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Having read, liked, and reviewed Run for Life's sibling, Bike for Life, four years ago, and being as much runner as cyclist (triathlete, actually), I feel compelled to review the new kid. My take: It's as good or better than the old one.
Run for Life talks about a very serious subject--how to get fitter than ever and stay that way to age 100--in a very entertaining way. As a result, I raced through this 300+ page marathon of tips, clinics, interviews, magazine-style feature stories like it was a 5k. Its basic thesis is both radical and logical: Author Roy Wallack, a seriously fit 52-year-old with a wild streak of George Plimpton in him, says you can run into old age--but only if you DO NOT continue with your regular, steady-state, regimen of 65% VO2max endorphin-high running. That wears you out, causes injuries, and does nothing to fight the breakdown of your muscles, which starts around age 35-40, leaving you on the sidelines for good by 65 or 70.
Sure, you can argue that steady-state running isn't the cause of our decline, but a fact' is a fact that most running careers are over by 65. So it's worth listening when Wallack argues that, to blow through the tape on your own two feet at age 100, you have make some changes; cut out most long runs and replace them with super hard, short intervals that build-up muscle with human growth hormone, stop all heel striking (a great "soft running" tutorial here), hit the weights with great intensity, crosstrain, stretch and do posture drills (good pictures here), and run a lot in the pool. And, to show you that he isn't just making this stuff all up, Wallack interviews world-class runners who are doing all these things themselves with great success. Would you believe that the Kenyan woman who set the world record for the half-marathon last year spends three hours a week running in the pool? That's one of many examples.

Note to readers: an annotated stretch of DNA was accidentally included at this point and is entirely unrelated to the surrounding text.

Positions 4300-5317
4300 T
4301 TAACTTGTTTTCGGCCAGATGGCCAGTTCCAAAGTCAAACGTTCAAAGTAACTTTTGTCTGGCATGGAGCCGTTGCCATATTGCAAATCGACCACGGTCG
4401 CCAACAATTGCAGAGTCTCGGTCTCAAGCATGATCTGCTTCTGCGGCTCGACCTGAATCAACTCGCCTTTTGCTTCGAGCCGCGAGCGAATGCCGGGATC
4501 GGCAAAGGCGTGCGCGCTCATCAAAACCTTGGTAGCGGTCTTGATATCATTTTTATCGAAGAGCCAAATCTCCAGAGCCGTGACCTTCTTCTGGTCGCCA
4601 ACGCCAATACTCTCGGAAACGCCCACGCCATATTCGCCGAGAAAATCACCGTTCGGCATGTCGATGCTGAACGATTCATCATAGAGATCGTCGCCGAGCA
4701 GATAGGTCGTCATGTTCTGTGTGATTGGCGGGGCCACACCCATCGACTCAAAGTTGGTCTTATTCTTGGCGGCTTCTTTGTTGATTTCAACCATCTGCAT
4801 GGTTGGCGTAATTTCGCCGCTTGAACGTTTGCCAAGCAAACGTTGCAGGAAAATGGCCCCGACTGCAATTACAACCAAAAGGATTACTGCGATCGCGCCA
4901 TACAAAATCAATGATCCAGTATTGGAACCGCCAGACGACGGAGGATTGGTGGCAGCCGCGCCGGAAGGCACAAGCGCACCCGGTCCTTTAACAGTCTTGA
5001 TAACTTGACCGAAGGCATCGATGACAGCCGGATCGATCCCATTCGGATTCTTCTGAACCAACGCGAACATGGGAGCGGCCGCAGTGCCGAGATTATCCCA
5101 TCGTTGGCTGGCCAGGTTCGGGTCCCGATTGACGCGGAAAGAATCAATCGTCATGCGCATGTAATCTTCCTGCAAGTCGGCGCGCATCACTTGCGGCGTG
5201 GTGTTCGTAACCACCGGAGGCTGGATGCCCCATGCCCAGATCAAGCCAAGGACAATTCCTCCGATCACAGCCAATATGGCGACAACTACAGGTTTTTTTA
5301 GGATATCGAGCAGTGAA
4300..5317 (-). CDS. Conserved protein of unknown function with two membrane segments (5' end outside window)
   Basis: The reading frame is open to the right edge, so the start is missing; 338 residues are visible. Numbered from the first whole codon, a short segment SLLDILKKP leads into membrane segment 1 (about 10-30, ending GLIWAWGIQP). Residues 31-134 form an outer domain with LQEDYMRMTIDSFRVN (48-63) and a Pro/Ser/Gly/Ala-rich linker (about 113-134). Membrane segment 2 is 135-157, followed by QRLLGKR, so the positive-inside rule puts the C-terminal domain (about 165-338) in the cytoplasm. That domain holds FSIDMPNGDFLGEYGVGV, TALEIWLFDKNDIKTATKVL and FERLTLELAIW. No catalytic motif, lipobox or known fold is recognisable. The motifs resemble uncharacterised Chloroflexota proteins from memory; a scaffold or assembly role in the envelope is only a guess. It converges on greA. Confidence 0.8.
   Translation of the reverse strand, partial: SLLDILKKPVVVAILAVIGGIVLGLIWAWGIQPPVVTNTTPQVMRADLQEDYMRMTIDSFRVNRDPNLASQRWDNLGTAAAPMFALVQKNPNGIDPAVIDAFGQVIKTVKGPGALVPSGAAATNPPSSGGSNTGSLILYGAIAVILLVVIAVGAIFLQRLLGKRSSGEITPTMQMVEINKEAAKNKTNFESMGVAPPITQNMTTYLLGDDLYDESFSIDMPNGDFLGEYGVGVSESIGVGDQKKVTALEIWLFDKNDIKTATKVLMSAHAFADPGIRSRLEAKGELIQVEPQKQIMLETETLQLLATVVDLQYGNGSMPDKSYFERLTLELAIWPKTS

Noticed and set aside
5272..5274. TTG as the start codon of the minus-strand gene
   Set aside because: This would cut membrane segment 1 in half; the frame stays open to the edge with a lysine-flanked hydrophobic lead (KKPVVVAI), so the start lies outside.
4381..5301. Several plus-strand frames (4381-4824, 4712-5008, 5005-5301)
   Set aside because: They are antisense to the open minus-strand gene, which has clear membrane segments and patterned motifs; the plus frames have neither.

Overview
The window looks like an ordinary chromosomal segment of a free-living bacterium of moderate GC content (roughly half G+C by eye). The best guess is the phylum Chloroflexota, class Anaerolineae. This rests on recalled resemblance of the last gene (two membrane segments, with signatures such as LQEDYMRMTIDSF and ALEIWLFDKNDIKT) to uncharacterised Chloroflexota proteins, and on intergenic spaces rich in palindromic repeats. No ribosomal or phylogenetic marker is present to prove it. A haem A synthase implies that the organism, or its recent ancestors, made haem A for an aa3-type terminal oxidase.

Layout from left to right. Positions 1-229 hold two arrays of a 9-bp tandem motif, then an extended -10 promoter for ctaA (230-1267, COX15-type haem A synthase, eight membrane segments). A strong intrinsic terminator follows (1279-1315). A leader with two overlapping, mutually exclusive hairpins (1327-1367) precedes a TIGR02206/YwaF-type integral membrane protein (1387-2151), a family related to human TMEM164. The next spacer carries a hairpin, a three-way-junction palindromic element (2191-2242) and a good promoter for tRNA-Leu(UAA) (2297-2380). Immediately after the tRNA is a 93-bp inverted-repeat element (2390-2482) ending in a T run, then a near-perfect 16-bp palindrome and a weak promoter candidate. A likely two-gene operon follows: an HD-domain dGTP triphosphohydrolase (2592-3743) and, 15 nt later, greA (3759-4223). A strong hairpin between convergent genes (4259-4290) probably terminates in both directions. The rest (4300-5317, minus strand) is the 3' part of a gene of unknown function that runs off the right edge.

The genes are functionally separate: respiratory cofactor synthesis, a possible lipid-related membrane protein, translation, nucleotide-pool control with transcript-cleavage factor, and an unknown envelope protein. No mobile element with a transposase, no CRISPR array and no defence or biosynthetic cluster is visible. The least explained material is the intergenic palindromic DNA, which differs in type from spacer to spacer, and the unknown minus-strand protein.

Besides his "run less, run strong, run faster, run straight" plan, Run for Life has wonderful interviews with 10 Big Names of the sport, like Frank Shorter, Bill Rogers, and Rod Dixon, who all talk about their lives in running in very colorful ways, and offer great advice for staying fit as you age. An interview with a funny 84-year-old, 3-hour marathoner named John Cahill give me a couple giant belly laughs. An interview of Dr. Kenneth Cooper, the father of "Aerobics," is quite valuable, in that the 77-year Cooper distances himself from his "more is better" philosophy of the 1970's and appears to agree with the basics of Wallack's plan.
The RFL plan seems radical, but only at first. After Chapter 1 and Chapter 2 (which are about Wallack's funny adventure at the Boston Marathon, where he learned about "soft" running, and then a tutorial explaining it ), I felt like Cooper: I had to agree. If you don't EVER want to hang up your running shoes--I'm 47, and I don't!--this plan seems like a very good place to start. Even if you don't care about living to 100, if you are a runner this is a great reference tool and a very enjoyable read. I will definitely buy this book to give as gifts.